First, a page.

Pentecost this year falls on June 7, the 30th of the Coptic month of Bashans. The word “Pentecost” literally means
“Fiftieth (50th)” in Greek, and originally referred to the ancient Jewish festival which came ﬁfty days after Passover, and is called The Festival of Weeks; in Hebrew, Shavuot.
It says in Acts of the Apostles that the coming of the Holy Spirit upon the Apostles and other followers of Christ occurred in “the Upper Room” (Acts1:13-14, 2:1-2) traditionally in the same Upper Room in which the Last Supper occurred less than tw months earlier. (And according to Christian tradition, the house in which this Upper Room was located belonged to the mother of St Mark the Evangelist.)
In Jerusalem there is an ancient place called the Cenacle, which comes from the Latin word meaning “a group of people gathering, or a place of gathering, or a room for Supper.” It is at Mt Zion, and it is traditionally believed by many Christians to be where The Last Supper occurred, as well as the ﬁrst Eucharist, and then later, where the Holy Spirit descended at Pentecost. The place is even the Upper Room of the building!
However, as tour guides and archaeologists point out, perhaps while it is indeed the place where these events occurred, it’s not the same structure in which they happened. What seems to have been the timeline at that location is that there is a ﬁrst century foundation which means there was a building there during the time of Christ, and then in the 4th century, another structure, which seems to have been a church, was built atop of that, and several hundred years later, in around the 12th century, during the Crusades, another structure was built on top of whatever remained of the 4th century structure. That structure was also a church, and later turned into a mosque. The mihrab (the structure inside a mosque which points the direction to Mecca) is still present against a wall within the large, spacious room which has a soaring vaulted ceiling. It is now a place of pilgrimage for all faiths, as this Upper Room is also adjoined to the structure of …. the tomb of King David!!! While King David died and was buried in a tomb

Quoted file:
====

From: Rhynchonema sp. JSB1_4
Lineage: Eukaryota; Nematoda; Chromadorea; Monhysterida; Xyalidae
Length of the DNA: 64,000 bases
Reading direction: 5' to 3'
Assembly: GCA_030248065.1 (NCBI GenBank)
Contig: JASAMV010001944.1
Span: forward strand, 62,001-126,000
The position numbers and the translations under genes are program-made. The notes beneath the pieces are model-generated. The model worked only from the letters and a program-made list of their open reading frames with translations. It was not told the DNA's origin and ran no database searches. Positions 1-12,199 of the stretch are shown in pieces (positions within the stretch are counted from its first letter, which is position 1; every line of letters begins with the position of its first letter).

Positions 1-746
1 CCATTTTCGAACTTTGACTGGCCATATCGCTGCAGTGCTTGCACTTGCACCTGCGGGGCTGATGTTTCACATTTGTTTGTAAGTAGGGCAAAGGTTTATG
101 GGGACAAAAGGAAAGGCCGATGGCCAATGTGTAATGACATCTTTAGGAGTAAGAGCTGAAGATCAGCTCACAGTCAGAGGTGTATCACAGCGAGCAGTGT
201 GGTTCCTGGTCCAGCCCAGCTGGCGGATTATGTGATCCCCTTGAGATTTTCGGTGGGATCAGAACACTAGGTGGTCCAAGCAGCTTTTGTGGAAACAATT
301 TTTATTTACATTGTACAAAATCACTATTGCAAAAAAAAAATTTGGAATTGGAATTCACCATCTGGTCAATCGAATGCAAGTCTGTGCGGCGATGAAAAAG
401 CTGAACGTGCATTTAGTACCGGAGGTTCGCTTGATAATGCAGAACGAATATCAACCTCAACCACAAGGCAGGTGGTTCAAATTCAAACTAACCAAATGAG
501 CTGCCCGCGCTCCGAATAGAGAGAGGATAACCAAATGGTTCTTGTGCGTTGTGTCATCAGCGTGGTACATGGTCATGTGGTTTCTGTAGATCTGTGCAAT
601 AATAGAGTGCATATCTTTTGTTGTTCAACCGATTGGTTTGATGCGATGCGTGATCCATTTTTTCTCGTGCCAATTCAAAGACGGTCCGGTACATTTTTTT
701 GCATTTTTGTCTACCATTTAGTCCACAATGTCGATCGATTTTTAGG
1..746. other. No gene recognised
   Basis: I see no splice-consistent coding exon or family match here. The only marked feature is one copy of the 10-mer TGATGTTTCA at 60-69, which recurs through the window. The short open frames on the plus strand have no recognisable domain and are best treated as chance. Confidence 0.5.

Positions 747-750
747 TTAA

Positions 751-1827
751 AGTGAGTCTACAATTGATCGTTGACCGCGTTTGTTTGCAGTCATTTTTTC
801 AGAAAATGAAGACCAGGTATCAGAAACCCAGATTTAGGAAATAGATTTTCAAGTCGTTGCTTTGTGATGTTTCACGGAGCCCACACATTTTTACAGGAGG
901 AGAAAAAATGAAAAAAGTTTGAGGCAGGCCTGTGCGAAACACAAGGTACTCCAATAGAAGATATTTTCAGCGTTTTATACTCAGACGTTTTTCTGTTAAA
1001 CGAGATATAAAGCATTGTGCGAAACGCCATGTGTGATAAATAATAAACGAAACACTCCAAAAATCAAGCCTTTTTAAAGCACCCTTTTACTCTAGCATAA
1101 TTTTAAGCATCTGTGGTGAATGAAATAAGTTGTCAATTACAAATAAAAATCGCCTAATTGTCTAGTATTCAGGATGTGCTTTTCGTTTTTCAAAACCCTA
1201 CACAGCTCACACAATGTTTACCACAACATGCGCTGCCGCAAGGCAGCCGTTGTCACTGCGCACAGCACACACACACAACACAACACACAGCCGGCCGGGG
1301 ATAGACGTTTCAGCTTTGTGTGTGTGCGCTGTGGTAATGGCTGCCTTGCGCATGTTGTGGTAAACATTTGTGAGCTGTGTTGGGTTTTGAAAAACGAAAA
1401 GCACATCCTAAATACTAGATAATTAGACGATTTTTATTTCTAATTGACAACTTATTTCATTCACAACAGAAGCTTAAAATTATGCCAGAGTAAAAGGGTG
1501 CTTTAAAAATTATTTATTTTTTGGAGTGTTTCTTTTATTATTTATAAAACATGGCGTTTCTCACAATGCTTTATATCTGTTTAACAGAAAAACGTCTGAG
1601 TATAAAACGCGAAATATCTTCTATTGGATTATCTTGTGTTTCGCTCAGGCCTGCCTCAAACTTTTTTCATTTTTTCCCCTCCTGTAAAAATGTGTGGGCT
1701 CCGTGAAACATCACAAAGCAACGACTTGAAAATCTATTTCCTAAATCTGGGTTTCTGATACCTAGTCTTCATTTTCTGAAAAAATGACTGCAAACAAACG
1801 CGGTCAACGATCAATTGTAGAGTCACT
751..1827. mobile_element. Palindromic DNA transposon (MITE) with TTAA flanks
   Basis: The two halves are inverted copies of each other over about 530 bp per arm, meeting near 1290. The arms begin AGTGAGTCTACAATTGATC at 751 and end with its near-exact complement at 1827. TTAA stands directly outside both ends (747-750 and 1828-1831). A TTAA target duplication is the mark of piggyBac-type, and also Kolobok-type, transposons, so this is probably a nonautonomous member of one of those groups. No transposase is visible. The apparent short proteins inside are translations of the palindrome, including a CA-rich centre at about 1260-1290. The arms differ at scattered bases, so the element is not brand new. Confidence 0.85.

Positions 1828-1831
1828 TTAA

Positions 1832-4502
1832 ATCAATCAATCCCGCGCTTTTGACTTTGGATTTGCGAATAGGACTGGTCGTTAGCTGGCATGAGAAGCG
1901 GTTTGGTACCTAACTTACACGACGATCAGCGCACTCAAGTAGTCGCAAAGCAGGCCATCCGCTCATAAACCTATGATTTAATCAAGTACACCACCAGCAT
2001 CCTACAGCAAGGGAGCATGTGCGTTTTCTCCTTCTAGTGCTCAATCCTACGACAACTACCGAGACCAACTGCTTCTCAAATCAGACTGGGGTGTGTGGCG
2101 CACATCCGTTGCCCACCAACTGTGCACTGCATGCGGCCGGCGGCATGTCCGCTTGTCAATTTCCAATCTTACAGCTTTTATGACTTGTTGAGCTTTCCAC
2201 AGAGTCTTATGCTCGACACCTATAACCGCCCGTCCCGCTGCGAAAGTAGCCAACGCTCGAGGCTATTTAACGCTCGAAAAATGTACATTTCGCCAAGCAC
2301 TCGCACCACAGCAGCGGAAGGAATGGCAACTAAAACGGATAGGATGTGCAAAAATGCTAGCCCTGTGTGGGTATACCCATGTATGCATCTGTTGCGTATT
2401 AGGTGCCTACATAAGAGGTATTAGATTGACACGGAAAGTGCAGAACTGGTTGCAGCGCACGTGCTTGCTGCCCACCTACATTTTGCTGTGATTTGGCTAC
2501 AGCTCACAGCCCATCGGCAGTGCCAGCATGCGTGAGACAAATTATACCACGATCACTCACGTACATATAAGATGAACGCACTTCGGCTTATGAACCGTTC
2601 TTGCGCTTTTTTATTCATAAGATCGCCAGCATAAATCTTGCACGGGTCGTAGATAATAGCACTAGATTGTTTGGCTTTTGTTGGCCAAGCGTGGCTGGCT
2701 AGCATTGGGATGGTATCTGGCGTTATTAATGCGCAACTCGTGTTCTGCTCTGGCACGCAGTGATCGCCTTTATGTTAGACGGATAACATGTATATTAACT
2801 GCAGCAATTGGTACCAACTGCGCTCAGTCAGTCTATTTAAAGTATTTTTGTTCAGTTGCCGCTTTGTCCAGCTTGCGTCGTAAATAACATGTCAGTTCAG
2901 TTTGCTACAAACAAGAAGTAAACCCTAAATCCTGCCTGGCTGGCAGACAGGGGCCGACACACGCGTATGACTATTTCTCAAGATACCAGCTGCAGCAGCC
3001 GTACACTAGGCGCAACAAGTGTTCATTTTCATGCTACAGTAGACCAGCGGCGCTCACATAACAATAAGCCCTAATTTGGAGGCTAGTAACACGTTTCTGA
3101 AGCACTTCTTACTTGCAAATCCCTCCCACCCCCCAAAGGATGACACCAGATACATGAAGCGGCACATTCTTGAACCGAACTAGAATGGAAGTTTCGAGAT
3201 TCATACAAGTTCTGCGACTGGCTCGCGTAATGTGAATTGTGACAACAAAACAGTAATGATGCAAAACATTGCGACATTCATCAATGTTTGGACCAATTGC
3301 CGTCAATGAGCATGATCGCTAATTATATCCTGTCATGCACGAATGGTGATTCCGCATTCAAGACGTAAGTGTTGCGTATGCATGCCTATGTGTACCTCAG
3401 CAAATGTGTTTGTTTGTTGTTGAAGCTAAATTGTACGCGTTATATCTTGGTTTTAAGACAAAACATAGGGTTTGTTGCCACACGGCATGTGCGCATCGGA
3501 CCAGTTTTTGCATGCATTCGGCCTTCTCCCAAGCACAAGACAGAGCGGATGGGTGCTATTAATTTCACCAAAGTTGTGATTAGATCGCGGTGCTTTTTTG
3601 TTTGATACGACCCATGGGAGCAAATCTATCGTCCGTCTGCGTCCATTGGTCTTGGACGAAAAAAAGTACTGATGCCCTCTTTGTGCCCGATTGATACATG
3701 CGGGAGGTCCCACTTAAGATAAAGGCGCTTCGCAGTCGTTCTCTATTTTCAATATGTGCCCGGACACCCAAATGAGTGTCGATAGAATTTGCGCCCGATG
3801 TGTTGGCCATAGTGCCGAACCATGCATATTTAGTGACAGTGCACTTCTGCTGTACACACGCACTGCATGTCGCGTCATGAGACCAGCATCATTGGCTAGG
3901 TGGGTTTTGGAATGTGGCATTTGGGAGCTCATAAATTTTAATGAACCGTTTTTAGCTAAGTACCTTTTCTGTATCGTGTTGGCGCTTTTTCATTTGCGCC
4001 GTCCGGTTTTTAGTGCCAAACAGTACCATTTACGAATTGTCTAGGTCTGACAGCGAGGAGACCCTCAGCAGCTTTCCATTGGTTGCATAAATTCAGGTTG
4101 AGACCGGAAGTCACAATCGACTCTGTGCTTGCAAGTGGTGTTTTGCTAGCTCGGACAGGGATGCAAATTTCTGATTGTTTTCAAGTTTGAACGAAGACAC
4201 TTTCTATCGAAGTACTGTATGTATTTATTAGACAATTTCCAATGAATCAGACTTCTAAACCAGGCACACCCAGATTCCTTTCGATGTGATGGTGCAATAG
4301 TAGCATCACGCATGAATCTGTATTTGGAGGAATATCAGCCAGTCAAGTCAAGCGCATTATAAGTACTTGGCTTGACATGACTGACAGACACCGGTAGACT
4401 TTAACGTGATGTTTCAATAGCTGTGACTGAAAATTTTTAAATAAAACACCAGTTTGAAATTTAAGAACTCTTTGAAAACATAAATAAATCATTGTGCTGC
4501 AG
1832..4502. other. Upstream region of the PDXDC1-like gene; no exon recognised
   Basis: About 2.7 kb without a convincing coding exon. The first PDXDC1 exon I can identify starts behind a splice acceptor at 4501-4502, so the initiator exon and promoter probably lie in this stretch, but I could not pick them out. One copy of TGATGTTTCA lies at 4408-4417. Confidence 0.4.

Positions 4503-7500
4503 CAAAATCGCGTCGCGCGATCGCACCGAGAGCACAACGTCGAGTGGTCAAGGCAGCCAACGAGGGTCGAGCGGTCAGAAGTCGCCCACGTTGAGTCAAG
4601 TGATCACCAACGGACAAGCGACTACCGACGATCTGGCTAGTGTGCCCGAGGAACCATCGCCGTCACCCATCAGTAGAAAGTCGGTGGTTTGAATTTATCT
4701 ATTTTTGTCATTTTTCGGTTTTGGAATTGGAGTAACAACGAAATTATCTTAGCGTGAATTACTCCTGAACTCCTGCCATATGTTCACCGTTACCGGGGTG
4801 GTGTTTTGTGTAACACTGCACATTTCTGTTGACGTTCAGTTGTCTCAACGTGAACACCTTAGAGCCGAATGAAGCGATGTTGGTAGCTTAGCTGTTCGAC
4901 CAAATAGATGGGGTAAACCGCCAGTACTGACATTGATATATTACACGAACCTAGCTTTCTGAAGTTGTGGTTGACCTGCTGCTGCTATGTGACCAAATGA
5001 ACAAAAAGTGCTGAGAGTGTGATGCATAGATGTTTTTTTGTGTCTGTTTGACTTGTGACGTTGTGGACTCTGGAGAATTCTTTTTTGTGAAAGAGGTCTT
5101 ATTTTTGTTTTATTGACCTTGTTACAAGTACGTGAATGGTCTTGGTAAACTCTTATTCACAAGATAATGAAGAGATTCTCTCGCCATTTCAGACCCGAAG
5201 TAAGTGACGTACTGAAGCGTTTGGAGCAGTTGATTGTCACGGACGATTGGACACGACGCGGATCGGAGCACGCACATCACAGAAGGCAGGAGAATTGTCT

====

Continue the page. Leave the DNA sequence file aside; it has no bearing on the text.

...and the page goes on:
a thousand years earlier, it is possible that during the time of Christ, there were houses that near the already ancient tomb, and that over time the structures were r e b u i l t a n d renovated and rebuilt again until they are joining. But then, there is a dispute between historians if that’s really the tomb of King David in the ﬁrst place.
But here is an amazing coincidence: according to Jewish tradition as recorded in the Talmud Jerusalem, King David was born during the Jewish festival of Shavuot, and he also died during the Jewish festival of Shavuot, which is also called Pentecost. And there, very close by David’s tomb and in the same structure, is the place believed by many to be where at the Jewish festival of Pentecost, God sent the Holy Spirit to baptize the Apostles and followers of Jesus.
But for the sake of argument, let’s say we don’t know for sure that the Cenacle is the Upper Room where the Last Supper or the Pentecost took place, and certainly, it’s not the same room that was in place 2,000 years ago. The point is that it is a very real symbol that these events took place, and has been a traditionally designated place accepted by millions of people over the centuries, and really, when you walk into the Cenacle, this very large cavernous room with the soaring arches forming the vaulted ceiling, you do feel a sense of holiness, and it’s easy to see in your mind the Last Supper occurring here, or the image of the ﬂames above the heads of the followers of Christ, on that day of the ﬁrst Christian Pentecost so many centuries ago.
Pentecost is one of the Seven Major Feasts of Jesus Christ.